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Mining Business Outlook Report Canvassing the views of Australia’s mining leaders 2012–2013

A report on Australian mining leaders’ views on the economy, industry challenges and opportunities, and government policy.

Mining leaders’ thoughts on Business outlook Productivity Labour and skills shortage Capital expenditure and investment Responses to commodity price changes Key challenges Key opportunities and focus areas


Mining Business Outlook Report – Newport Consulting, July 2012 Š

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Contents

Introduction4 Key Insights

5

The Outlook

6

Challenges9 Productivity: the challenge now?

13

The shortage of labour and skills: now or never

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Advice to Canberra

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Research Methodology

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About Newport Consulting

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Cover Image: The Superpit, located in Kalgoorlie in central Western Australia, is Australia’s largest open pit gold mine and one of the largest open pit mines in the world.


Introduction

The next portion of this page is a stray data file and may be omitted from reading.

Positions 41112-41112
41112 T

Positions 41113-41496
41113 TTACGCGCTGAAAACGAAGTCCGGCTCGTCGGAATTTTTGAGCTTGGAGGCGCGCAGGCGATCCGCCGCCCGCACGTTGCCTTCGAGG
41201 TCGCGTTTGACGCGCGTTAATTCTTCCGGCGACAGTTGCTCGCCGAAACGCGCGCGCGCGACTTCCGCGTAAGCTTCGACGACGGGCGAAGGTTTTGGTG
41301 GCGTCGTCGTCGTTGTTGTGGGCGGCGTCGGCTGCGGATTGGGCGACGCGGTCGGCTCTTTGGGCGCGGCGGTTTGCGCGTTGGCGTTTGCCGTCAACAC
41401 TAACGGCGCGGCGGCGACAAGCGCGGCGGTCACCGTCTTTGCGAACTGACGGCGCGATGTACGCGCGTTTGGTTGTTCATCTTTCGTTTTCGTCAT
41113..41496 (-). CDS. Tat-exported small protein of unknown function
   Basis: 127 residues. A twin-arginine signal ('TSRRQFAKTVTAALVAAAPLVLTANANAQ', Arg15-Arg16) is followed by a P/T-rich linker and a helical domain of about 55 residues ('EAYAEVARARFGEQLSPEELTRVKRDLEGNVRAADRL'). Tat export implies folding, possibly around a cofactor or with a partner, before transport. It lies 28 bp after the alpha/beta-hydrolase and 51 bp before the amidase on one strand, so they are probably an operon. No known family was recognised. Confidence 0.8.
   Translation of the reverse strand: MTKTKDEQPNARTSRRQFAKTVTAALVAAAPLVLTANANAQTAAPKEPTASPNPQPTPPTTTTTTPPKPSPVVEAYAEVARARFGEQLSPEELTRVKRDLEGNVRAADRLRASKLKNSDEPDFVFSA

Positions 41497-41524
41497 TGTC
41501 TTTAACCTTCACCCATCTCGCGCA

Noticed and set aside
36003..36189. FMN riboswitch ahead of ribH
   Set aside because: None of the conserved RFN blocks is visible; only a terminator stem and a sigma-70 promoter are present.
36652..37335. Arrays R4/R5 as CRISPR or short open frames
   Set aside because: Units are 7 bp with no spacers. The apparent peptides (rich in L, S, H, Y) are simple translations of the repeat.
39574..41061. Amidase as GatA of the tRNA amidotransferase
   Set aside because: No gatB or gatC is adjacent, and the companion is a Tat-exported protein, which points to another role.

Australia has an inherent connection with its natural wealth, which intensified this past year with the resources sector now accounting for 59.7 per cent of export earnings and 8 per cent of GDP. The mining industry and servicing sectors continue to perform as the big earners in Australia’s multi-speed economy. This is an uneven operating environment with mixed blessings. Undoubtedly, some states and industries have slowed as resources continue to be drawn to the current strong performers, even while the strength of Australia’s mining sector has helped shore the economy in the aftermath of the GFC. Nevertheless, mining leaders are voicing undercurrents of apprehension that were not present in last year‘s Mining Business Outlook Report, which found a bullish outlook, with significant spending on CAPEX projects, expansions and new developments. Economists describe Australia’s resources boom as comprising several stages. The first stage delivered record gains for mining companies, with profits peaking around 2006–07. The next stage is the wave of capital-led expansions that will increase mining output, which we are part way through and which has many of our surveyed leaders exercising caution as they wait for their new projects to come fully on line. This sentiment of caution among our mining leaders is compounded by other concerns, including falling commodity prices, rising business costs, complex Industrial Relations legislation and uncertainty around the political environment and government policies, including the including the newly introduced carbon tax as well as the mineral resources rent tax – the priciest such tax in the world. Further, our leaders warn that labour and skills shortages could affect the sector’s ability to meet not only long-term demand, but also immediate demand.